Caister Academic Press

CIMB Abstract

Curr. Issues Mol. Biol. (2018) 27: 1-36.
https://doi.org/10.21775/cimb.027.001

Status and Prospects of Next Generation Sequencing Technologies in Crop Plants

T.R. Sharma, B.N. Devanna, Kanti Kiran, Pankaj K. Singh, Kirti Arora, Priyanka Jain, Ila M. Tiwari, Himanshu Dubey, Banita Saklani, Mandeep Kumari, Jyoti Singh, Rajdeep Jaswal, Ritu Kapoor, Deepak V. Pawar, Shruti Sinha, Deepak Singh Bisht, A.U. Solanke and T.K. Mondal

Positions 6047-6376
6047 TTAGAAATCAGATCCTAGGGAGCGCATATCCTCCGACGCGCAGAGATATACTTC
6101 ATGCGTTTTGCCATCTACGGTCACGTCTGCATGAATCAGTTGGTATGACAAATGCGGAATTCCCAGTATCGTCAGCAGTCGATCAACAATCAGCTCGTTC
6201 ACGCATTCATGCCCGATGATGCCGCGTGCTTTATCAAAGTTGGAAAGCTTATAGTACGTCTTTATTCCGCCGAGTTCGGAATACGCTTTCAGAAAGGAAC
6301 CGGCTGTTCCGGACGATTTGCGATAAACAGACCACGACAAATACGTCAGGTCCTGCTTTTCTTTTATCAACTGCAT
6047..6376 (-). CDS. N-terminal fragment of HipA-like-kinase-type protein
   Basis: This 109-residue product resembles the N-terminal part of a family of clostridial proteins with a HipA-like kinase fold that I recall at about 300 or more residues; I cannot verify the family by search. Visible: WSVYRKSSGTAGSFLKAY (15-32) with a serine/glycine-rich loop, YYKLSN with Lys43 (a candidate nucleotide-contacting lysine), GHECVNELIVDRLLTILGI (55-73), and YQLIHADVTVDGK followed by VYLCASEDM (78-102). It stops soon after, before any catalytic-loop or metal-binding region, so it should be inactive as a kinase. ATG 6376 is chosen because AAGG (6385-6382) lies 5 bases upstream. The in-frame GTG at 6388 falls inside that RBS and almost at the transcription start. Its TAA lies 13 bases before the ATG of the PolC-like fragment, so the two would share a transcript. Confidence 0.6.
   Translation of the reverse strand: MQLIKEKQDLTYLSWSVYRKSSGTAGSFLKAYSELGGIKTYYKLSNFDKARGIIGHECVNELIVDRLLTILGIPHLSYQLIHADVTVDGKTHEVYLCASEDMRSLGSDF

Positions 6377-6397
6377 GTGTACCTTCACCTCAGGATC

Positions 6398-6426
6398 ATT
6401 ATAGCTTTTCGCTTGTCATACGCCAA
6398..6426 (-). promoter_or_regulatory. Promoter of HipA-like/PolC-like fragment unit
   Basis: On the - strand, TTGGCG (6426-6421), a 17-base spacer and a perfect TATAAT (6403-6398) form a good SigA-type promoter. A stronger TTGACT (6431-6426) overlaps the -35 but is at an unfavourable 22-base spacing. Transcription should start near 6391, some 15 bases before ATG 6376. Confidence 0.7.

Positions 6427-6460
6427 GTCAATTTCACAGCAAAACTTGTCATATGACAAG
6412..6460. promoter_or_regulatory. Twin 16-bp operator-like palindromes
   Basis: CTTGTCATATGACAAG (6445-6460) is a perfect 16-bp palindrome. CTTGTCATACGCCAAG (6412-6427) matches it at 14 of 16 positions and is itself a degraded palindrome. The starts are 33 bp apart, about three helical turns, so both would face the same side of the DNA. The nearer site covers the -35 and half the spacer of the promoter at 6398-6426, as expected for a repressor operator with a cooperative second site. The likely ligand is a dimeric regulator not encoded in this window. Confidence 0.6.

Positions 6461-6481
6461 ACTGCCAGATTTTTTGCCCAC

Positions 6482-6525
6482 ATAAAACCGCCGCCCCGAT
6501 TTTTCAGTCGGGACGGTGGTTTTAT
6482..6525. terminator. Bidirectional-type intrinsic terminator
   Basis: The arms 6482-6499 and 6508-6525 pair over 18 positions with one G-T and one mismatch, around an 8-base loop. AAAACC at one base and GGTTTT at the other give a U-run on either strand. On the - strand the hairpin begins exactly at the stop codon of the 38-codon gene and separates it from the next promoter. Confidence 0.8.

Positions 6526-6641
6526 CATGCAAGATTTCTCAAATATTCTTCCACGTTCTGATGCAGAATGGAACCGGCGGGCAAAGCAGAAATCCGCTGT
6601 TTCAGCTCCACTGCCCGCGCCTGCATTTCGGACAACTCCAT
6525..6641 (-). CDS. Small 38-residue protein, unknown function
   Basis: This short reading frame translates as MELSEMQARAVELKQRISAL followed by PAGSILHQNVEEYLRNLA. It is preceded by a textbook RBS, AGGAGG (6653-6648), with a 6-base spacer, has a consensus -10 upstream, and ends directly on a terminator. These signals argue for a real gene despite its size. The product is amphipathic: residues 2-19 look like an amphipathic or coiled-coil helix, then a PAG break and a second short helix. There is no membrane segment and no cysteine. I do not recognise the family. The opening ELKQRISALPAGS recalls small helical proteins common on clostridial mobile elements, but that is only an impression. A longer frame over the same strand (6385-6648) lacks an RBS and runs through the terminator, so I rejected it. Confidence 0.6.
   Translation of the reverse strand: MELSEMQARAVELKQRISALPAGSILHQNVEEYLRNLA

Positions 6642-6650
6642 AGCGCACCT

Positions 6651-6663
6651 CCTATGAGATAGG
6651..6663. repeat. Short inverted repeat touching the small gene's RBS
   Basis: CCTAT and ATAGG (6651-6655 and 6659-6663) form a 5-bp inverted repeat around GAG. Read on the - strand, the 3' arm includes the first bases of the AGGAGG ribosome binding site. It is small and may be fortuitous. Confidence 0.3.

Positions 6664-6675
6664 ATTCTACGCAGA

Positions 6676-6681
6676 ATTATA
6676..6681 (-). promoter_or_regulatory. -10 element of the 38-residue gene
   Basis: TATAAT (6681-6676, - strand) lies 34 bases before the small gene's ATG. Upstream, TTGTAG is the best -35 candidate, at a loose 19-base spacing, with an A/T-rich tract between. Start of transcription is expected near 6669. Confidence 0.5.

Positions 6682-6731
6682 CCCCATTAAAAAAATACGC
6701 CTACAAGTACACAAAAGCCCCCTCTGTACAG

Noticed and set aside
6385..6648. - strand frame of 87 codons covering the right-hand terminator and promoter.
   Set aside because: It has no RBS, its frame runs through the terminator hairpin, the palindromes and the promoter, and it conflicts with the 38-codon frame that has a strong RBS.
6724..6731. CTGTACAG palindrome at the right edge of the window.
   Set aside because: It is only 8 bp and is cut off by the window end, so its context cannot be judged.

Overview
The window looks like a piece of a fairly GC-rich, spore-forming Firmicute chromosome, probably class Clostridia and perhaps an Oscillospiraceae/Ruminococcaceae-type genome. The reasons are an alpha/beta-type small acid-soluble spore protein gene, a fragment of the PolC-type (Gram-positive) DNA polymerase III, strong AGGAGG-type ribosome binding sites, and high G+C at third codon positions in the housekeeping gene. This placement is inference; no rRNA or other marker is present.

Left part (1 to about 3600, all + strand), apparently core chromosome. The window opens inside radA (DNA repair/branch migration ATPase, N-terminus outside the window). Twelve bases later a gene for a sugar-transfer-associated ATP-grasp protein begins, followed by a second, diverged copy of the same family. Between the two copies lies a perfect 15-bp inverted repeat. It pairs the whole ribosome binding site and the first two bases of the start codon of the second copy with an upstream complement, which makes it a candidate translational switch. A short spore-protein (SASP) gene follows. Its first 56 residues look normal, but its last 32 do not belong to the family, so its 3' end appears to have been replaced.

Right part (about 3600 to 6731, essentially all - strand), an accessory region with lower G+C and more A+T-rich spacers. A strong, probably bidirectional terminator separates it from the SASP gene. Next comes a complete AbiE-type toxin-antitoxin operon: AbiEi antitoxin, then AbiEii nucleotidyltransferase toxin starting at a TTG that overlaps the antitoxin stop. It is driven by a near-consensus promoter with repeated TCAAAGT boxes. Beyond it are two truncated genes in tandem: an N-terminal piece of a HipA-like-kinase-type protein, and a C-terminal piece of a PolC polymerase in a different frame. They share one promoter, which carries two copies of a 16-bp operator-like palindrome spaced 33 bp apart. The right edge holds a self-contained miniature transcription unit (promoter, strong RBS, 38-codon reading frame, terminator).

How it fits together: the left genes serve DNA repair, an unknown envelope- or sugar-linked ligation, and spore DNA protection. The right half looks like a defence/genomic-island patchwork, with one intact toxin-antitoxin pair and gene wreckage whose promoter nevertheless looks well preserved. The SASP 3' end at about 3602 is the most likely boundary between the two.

The history of DNA sequencing dates back to 1970s. During this period the two first generation nucleotide sequencing techniques were developed. Subsequently the Sanger's dideoxy method of sequencing gained popularity over Maxam and Gilbert's chemical method of sequencing. However, in the last decade, we have observed revolutionary changes in DNA sequencing technologies leading to the emergence of next-generation sequencing (NGS) techniques. NGS technologies have enhanced the throughput and speed of sequencing combined with bringing down the overall cost of the process over a time. The major applications of NGS technologies being genome sequencing and resequencing, transcriptomics, metagenomics in relation to plant-microbe interactions, exon and genome capturing, development of molecular markers and evolutionary studies. In this review, we present a broader picture of evolution of NGS tools, its various applications in crop plants, and future prospects of the technology for crop improvement.

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